Thomas plays Jonathan Cabot, a world-renowned gymnast that the government enlists to infiltrate the dangerous nation of Parmistan (teehee) to participate in the brutal and dangerous competition called "The Game." It's really just 'the most dangerous game,' only really silly. Anyways, if Jonathan can manage a victory, the US will be able to come into the country and build the very necessary "star wars" site to do... I'm not sure what. Anyways, he must combine his gymnastics skills with eastern martial arts if he has any hope of surviving, much less winning! He is paired with a Parmistan princess named Rubali (Tetchie Agbayani) because she's good with knives or something. It's alright, you can snicker. I know I am.

This movie is so hysterically wonderful and bad, I delighted in every second of it. Gymnastics come into play in inconceivable ways, and thank god there is a pommel horse strategically placed in that town square when Jonathan needs it to battle a hundred crazy Parmistanians! The acting is masterful and I chortled every time Richard Norton came on screen. Oh, and see that picture above of the man with the eagle? Yeah, I can't even explain that to you, but it's easily my favorite shot in the entire movie. Kurt Thomas' tumbling and acrobatic skills are a national treasure. Wars and dictators could be stopped with the sheer power of his rope-climbing.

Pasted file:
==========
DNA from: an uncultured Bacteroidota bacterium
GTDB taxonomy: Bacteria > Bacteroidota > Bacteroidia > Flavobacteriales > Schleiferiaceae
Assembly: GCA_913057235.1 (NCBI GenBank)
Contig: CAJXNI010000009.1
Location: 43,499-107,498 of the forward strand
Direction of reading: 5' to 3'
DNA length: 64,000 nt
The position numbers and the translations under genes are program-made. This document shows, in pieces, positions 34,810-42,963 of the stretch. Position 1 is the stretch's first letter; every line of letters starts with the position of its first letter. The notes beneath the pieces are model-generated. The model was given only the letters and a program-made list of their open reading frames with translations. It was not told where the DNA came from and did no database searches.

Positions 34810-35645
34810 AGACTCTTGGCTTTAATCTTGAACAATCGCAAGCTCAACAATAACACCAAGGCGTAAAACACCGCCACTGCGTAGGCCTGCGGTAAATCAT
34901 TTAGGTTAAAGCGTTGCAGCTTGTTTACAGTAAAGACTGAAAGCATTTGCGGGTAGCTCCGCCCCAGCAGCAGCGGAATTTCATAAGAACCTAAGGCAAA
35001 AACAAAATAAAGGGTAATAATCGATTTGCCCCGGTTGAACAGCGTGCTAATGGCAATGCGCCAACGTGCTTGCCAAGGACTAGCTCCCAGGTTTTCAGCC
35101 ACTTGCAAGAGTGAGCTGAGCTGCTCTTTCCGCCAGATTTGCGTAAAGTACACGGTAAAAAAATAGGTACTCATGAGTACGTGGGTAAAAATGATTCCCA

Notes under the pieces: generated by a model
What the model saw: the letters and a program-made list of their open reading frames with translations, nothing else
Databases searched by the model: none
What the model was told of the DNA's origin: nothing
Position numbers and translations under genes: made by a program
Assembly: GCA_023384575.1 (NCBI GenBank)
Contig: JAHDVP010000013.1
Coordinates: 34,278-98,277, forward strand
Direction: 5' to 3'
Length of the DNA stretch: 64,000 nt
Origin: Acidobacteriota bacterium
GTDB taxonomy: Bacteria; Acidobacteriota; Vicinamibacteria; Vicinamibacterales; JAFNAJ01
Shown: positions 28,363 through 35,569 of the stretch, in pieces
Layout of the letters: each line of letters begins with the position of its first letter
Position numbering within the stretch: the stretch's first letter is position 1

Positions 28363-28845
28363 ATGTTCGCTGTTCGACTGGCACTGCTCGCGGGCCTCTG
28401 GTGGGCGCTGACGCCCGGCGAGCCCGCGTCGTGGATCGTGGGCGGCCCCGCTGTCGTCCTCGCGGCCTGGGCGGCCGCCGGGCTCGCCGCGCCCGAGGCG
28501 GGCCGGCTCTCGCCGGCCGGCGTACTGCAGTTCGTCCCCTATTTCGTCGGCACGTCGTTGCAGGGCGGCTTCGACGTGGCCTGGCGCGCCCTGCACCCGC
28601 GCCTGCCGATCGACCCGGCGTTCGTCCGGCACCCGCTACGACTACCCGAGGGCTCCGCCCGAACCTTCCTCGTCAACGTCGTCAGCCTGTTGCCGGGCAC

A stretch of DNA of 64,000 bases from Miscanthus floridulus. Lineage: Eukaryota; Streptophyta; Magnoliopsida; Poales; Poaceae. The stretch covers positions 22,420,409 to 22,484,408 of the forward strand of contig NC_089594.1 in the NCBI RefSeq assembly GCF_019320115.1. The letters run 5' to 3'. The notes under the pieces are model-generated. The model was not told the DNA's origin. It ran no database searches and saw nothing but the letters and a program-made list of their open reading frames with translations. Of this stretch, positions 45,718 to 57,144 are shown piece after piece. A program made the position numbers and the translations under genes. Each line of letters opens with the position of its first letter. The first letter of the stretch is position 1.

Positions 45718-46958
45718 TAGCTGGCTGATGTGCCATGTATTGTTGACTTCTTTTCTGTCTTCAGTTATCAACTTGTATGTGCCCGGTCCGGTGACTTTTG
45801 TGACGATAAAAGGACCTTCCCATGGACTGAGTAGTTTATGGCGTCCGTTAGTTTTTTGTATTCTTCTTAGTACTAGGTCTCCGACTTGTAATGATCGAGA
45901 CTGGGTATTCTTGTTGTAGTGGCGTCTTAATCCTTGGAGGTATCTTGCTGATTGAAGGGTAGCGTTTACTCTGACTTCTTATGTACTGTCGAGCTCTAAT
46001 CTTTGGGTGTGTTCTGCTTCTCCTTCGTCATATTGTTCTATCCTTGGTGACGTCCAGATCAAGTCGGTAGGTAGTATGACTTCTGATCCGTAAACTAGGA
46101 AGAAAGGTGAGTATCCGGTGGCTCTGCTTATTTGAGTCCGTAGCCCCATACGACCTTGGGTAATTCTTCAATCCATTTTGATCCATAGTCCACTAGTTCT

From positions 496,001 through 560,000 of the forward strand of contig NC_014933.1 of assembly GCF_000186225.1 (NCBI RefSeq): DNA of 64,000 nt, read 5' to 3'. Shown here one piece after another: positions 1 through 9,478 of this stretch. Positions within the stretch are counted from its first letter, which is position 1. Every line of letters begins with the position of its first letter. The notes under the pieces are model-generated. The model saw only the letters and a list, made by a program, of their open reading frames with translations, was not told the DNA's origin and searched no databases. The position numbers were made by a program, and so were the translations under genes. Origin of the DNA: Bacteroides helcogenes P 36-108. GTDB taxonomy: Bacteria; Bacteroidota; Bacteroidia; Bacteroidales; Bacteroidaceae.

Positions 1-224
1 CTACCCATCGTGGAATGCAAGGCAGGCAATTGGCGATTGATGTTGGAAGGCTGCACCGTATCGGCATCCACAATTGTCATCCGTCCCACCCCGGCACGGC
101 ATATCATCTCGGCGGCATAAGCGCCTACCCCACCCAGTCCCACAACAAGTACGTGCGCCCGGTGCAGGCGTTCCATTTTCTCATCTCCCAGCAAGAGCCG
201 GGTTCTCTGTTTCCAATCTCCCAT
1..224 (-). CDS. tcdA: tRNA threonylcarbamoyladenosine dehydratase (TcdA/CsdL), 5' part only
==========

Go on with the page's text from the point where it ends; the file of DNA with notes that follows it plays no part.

Watch Gymkata with 15 friends, just like I did, and you'll experience real-life MST3K commentary.

Rating: ★½ / 5 stars
Bad Movie Score: 3.5 / 5
Watched: Theater
Seen Before: No

38 / 365: Saving Private Ryan (1998)
© DreamWorks

This movie was the #71 film on my AFI Top 100 countdown challenge. Read my full review here.

Rating: ★★★★½ / 5 stars
Watched: VUDU
Seen Before: Yes

39 / 365: Nymphomaniac: Vol. 2 (2014)
© Magnolia Pictures

A continuation of my review last week for the Nymphomaniac films takes us to Volume II. Our story picks right up as narrator and nympho Joe (Charlotte Gainsbourg) recounts her life story to Seligman (Stellan Skarsgård). He participates in her story-telling by philosophically tacking on complex meaning to basic or crude sexual experiences (i.e. knot-making, church, classical music, etc.) The shift from Young Joe to Older Joe isn't quick... time passes, but nonetheless, I lamented seeing Joe age, even though I knew it had to happen. I'd grown accustomed to Stacy Martin as our flawed heroine. Charlotte Gainsbourg is rougher, with harder edges. We're reminded that such a life could only serve to wreck your demeanor, much as Young Joe tried to avoid that.